Music of the Canary Islands

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The music of the Canary Islands reflects its cultural heritage. The islands used to be inhabited by the Guanches which are related to Berbers; they mixed with Spaniards, who live on the islands now. A variant of Jota is popular, as is Latin music, which has left its mark in the form of the timple guitar. There has been a strong connection with Cuban music, Venezuelan, Puerto Rican, and other Caribbean countries both through commerce and migration.

Canary Islands Archipelago in the Atlantic and autonomous community of Spain

The Canary Islands is a Spanish archipelago and the southernmost autonomous community of Spain located in the Atlantic Ocean, 100 kilometres west of Morocco at the closest point. The Canary Islands, which are also known informally as the Canaries, are among the outermost regions (OMR) of the European Union proper. It is also one of the eight regions with special consideration of historical nationality recognized as such by the Spanish Government. The Canary Islands belong to the African Plate like the Spanish cities of Ceuta and Melilla, the two on the African mainland.

Guanches aboriginal inhabitants of the Canary Islands that are no longer exist as a distinct ethnicity

Guanches were the aboriginal inhabitants of the Canary Islands. In 2017, the first genome-wide data from the Guanches confirmed a North African origin and that they were genetically most similar to modern North African Berber peoples of the nearby North African mainland. It is believed that they migrated to the archipelago around 1000 BCE or perhaps earlier.

Jota (music) music genre

The jota is a genre of music and the associated dance known throughout Spain, most likely originating in Aragon. It varies by region, having a characteristic form in Aragon, Catalonia, Castile, Navarre, Cantabria, Asturias, Galicia, La Rioja, Murcia and Eastern Andalusia. Being a visual representation, the jota is danced and sung accompanied by castanets, and the interpreters tend to wear regional costumes. In Valencia, the jota was once danced during interment ceremonies.

Popular dances from the Canary Islands include:

Tajaraste is combined music and dance typical of the Canary Islands, (Spain). It is specific to the islands of Tenerife and La Gomera. Essentially an upbeat, happy and syncopated rhythm, danced in pairs accompanied by tambourines, drums and small castanet-like instruments called chácaras.

Of these, the Isas, a local variation of Jota, are the best-known and most characteristic of the Canary Islands. They are graceful music, with a lot of variation among islands. In some places, a captain leads the dance and organizes others in a chain as the dance grows more and more complex.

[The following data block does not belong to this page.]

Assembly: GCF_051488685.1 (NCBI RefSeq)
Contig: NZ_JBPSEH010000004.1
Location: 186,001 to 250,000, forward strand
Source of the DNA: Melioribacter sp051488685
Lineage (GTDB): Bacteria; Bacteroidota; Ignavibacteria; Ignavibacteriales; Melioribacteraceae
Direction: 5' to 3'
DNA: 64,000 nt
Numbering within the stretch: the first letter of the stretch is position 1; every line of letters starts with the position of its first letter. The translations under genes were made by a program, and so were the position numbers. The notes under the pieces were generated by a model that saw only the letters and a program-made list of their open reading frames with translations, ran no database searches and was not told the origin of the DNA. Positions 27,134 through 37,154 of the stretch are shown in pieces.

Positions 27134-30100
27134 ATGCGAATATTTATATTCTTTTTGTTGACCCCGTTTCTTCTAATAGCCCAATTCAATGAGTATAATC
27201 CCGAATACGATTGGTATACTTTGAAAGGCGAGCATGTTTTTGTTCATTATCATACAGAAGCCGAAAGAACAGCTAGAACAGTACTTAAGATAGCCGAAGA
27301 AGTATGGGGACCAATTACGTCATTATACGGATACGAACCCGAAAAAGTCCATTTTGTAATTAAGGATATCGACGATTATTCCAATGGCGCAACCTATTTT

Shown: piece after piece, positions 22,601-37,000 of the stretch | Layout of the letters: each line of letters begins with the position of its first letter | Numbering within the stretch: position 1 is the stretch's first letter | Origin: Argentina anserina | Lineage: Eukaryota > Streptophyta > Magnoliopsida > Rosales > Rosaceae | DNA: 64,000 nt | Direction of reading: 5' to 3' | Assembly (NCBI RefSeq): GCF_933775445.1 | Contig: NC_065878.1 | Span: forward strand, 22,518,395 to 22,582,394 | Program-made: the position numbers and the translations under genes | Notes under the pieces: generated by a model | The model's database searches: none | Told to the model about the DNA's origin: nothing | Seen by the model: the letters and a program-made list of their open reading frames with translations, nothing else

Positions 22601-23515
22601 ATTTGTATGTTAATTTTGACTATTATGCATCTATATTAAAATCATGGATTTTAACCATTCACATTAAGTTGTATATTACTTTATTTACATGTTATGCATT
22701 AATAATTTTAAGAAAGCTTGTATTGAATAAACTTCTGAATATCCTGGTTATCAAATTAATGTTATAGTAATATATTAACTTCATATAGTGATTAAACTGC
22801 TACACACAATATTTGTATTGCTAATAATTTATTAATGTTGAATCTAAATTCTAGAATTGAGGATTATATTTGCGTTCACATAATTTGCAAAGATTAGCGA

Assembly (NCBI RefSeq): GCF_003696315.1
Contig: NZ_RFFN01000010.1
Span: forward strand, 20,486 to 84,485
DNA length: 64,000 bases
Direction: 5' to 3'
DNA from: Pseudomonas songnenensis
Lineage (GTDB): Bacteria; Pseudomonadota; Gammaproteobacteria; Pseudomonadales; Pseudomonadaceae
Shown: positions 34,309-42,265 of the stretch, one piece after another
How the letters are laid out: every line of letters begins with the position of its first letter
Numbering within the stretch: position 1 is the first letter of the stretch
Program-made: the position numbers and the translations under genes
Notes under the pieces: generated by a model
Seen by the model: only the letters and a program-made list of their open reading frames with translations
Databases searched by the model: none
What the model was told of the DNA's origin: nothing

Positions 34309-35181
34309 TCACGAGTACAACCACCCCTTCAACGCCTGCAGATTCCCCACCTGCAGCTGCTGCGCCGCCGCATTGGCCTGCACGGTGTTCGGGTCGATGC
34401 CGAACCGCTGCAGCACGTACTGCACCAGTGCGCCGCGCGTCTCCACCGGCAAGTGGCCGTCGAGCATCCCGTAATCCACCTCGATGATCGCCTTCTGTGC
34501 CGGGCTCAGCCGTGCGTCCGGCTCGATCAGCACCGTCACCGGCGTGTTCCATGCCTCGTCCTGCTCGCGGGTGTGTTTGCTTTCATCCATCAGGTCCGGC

Rondalla arrangements are very common. Instruments include charangas, timples (similar to a cavaquinho / ukulele), castanets, panderetas, lauds and guitars. A peculiar ensemble in El Hierro island is made of pito herreño players (a wooden transverse flute) and drums. Some ritual dances in Tenerife island are led by a tabor pipe player. Joyful music for carnival lies to a big extent on brass bands and Latin American patterns.

[[File:La vaga Costera.jpg|thumb|300px|Valencian folk ensemble 'La Rondalla de la Costera' performing live in Dénia]] The rondalla is an ensemble of stringed instruments played with the plectrum or pick and generally known as plectrum instruments. It originated in Medieval Spain, especially in Catalonia, Aragon, Murcia, and Valencia. The tradition was later taken to Spanish America and the Philippines. The word rondalla is from the Spanish ronda, meaning "serenade."

Timple traditional 5-string plucked string instrument of the Canary Islands

Not to be confused with the tiple.

Cavaquinho small plucked string instrument of the European guitar family

The cavaquinho is a small Portuguese string instrument in the European guitar family, with four wire or gut strings.

Canary musicians

Pedro Manuel Guerra Mansito is a Spanish singer-songwriter.

Rosana Arbelo Spanish singer-songwriter

Rosana Arbelo, is a Spanish singer and composer.

Valentina Hernández, also known as Valentina la de Sabinosa, was a Spanish singer of Canarian folk music. Thanks to her, music from the island of El Hierro got to be known in the rest of the Canary Islands, and even in the rest of Spain. Valentina was recognized in all of the Canary Islands because of her voice. She helped to popularize traditional songs from El Hierro such as El Baile del Vivo, El Tango Herreño, La Meda, El Conde de Cabras and, specially, El Arrorró Herreño.

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Music of Spain

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4
time
, the danzón is a slow, formal partner dance, requiring set footwork around syncopated beats, and incorporating elegant pauses while the couples stand listening to virtuoso instrumental passages, as characteristically played by a charanga or tipica ensemble.

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Chácaras type of castanets from the Canary Islands

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Colombian tiple

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